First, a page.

Blu-Ray player manufacturers realized last year that the Internet Age consumers want more from their purchase than just dumb playback of optical disks. The latest players from the top tier companies such as LG and Samsung provide support for VOD (Netflix, YouTube etc.) and streaming of media from the local network, while also adding USB ports to support playback of local media.

The LG BD390 is almost universally accepted as the best Blu-Ray player / media streamer combo. It is noted for its inbuilt Wi-Fi capabilities, and provides support for NTFS drives connected to its USB port. It utilizes the Mediatek MT8520 SOC for the core media streamer functions. The host processor is an ARM1176 core running at 500 MHz. The SOC also integrates  Ethernet MAC, 2 USB 2.0 and 2 SATA II ports with a HDMI 1.3 transmitter. Hardware acceleration is supported for decode of high definition H264, VC1, MPEG2 and DivX videos. All varieties of Dolby and DTS soundtracks are also supported. With an inbuilt hardware cryptography engine (really, a pre-requisite for any chip trying to get into the Blu-Ray market), handling DRM content on Blu-Ray disks is the main duty of this player. The operational power consumption for this player is 21W.

Now that the specs are out of the way, let us take a look at how this player holds up to the rigors of usage as a media streamer. LG issues frequent firmware updates, and almost all VOD services have been enabled (except for Amazon Video on Demand). Since the MT8520 happens to be Mediatek's first SOC geared towards the HD market, software support for the product hasn't matured yet. As of December 2009, the unit is unable to play MP4 files even though the internal codec is supported. There are also reports of sluggish picture playback, possibly due to the fact that JPEG decode is not hardware accelerated. Many of these issues may be resolved by future firmware updates. Another Blu-Ray player based on the same SOC is the Oppo BDP-83. Media streaming capability wise, it fares similar to the LG BD-390, albeit at a higher price point. While the Oppo version sells for US $500, the LG player can be obtained for less than US $250 as of June 2010.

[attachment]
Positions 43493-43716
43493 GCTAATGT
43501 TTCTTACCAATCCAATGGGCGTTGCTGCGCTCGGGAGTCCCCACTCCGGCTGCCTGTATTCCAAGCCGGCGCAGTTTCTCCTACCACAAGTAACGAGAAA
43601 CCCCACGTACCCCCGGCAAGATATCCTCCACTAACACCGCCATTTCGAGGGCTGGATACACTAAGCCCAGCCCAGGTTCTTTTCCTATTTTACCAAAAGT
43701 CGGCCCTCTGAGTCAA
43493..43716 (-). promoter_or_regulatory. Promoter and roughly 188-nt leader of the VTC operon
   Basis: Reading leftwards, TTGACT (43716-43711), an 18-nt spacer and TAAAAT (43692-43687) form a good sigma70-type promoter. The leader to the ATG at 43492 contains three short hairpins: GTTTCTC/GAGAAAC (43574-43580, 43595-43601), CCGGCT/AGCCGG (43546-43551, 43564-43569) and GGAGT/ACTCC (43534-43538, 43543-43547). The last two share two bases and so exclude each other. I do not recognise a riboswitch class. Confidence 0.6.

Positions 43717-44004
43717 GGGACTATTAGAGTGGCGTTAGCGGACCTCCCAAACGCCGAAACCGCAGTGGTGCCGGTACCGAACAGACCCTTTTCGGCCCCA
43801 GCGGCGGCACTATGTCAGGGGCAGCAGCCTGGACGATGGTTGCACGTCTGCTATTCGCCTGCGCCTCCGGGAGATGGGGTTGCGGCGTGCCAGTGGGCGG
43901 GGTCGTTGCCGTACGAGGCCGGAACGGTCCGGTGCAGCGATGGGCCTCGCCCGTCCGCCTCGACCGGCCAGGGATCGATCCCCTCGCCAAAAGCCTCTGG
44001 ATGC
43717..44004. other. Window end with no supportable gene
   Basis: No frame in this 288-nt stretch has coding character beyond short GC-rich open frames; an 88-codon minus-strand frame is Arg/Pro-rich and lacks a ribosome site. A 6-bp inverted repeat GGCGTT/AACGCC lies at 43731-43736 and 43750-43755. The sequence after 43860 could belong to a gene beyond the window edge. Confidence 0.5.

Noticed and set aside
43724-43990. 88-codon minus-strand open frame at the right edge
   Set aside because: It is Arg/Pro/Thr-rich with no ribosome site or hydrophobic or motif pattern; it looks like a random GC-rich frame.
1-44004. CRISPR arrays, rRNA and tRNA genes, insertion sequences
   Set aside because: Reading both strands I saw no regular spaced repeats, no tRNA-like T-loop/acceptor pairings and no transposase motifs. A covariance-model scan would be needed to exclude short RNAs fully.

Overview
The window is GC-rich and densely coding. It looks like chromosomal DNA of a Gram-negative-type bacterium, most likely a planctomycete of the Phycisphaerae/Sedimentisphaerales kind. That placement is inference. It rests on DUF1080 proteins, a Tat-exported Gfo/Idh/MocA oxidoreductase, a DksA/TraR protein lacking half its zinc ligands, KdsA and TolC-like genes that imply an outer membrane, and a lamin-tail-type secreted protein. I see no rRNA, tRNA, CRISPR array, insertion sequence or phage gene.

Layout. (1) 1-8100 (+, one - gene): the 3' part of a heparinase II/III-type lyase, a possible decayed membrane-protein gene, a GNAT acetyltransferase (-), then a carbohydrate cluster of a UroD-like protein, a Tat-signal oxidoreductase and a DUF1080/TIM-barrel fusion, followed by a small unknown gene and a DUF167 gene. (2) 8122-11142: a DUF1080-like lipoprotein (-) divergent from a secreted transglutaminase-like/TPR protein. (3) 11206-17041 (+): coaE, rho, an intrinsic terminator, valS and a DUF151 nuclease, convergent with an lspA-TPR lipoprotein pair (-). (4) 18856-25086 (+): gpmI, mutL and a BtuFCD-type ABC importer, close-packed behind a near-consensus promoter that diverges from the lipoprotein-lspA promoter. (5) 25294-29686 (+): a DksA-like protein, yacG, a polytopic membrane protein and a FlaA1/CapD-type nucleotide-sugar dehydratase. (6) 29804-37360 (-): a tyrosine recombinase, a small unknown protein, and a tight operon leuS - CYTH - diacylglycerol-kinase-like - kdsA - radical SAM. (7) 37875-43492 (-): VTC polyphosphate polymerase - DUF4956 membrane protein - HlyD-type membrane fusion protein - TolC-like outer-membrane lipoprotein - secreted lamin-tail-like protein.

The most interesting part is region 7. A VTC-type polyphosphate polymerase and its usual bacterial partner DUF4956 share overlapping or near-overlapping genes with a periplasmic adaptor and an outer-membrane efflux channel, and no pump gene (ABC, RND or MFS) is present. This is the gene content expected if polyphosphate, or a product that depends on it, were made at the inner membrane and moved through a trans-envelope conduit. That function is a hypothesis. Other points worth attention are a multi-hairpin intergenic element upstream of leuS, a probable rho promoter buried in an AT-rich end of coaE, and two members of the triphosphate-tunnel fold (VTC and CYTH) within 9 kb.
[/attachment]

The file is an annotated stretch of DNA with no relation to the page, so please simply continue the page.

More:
The MT8520 Rebadged as an Oppo OP8521G
[ Picture Courtesy : User oppohellas at avsite.gr ]


The Mediatek SOC offering in this arena seems promising and its full capabilities may surface down the road with future firmware upgrades. Mediatek's future roadmap in terms of updates to the MT8520 SOC itself also merits a watch. Broadcom has already released a few generations of SOCs targeted towards the Blu Ray market (most Samsung Blu-Ray players use Broadcom chips), but they haven't made their mark yet with capabilities necessary for the media streaming market.

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  • ganeshts - Tuesday, June 15, 2010 - link

    dumbletore,

    WTV and DVR-MS are already in our test suite.

    We will make sure the following is in our reviews:

    (1) Support for WTV and DVR-MS containers
    Reply
  • s44 - Monday, June 14, 2010 - link